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Now’s the time of year when summer starts cooling off and, soon, the warm colors of fall will be on full display. That means it’s the perfect time to start searching for your next getaway. Only, this year, we want you to get away from air travel, and stay grounded, which is why we’ve compiled a list of the best off-road routes to get you outside your comfort zone and into the great outdoors.

WASHINGTON BACKCOUNTRY
If you’re looking for a leisurely stroll that still takes a toll on the tires, the Washington Backcountry should be at the front of your list. This long, 4x4 trail is nothing short of fun, but still brings some steep climbs for which you can’t help but fall. Plus, with campsites and hotels available along the route, you can take comfort in knowing a soft bed is waiting for you after a hard day of hitting the trails.

ALPINE LOOP
The 65-mile Alpine Loop boasts 12,000-foot passes, certain to push you past your limit. Sure, you can bring the 2WD vehicles, but if you really want the vastest of views, 4WD would be for the best. It’s the perfect trail for traversing through limitless landscapes, treeless tundra and mountains as far as the eye can see. But the pre-winter window in Colorado closes in September, so, better get a move on it.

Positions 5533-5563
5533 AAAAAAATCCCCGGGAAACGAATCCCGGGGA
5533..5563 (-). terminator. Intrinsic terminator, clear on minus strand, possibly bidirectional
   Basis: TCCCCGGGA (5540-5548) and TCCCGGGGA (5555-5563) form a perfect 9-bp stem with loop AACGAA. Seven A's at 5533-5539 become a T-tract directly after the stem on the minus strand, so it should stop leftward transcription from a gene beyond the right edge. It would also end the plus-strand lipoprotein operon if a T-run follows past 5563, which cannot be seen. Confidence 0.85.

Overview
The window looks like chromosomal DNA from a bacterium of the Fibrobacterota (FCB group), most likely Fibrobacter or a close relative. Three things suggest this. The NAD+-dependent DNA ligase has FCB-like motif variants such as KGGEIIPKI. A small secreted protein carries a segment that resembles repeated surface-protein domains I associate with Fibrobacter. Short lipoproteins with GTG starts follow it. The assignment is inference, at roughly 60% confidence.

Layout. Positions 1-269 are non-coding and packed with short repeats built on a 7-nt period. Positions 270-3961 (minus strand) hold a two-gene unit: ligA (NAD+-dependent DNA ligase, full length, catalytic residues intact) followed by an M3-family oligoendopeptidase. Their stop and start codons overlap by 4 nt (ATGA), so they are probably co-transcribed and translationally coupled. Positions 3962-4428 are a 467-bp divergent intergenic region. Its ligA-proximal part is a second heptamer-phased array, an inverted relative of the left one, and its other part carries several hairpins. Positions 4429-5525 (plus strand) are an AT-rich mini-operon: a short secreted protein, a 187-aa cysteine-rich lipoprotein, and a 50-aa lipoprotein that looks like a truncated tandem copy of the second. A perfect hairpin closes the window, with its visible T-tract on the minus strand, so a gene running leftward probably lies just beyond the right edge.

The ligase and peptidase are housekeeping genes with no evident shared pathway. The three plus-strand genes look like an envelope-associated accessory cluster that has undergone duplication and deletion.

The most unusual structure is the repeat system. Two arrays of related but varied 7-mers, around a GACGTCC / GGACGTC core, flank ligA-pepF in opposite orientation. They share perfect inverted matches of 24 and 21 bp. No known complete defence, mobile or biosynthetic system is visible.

RUBICON TRAIL
It certainly isn’t the longest of the tracks, but it’s definitely one of the hardest to trek. The Rubicon climbs through the El Dorado and Tahoe National Forests, and presents some seriously tough terrain. So, unless your truck is decked to the nines – and jacked up nine inches – this may not be the trail for you. Only for true off-road mavens, the Rubicon Trail is a match made in 4x4-heaven. But be prepared to give your ride a thorough wash when you’re back.

WHIPSAW TRAIL
Whipsaw isn’t as much “American,” as it is “North American,” with emphasis on “North.” Hailing from above, this Canadian colossus stretches 50 miles, but takes about 10 hours to take it all in. Passing through lakes, meadows and forests far and wide, you’ll find yourself stopping at several points along the way. And with only 3,000 feet in elevation, Whipsaw shouldn’t whip you too good.

It’s true what they say: sometimes, it’s better to take the road less traveled. So, for your next trip, when you hit the road, go somewhere where the road hits back. And, if the road happens to hit a little too hard, feel free to give us a ring – we’d be happy to get you back to the rhythm of your life. Now, gear up and get out there.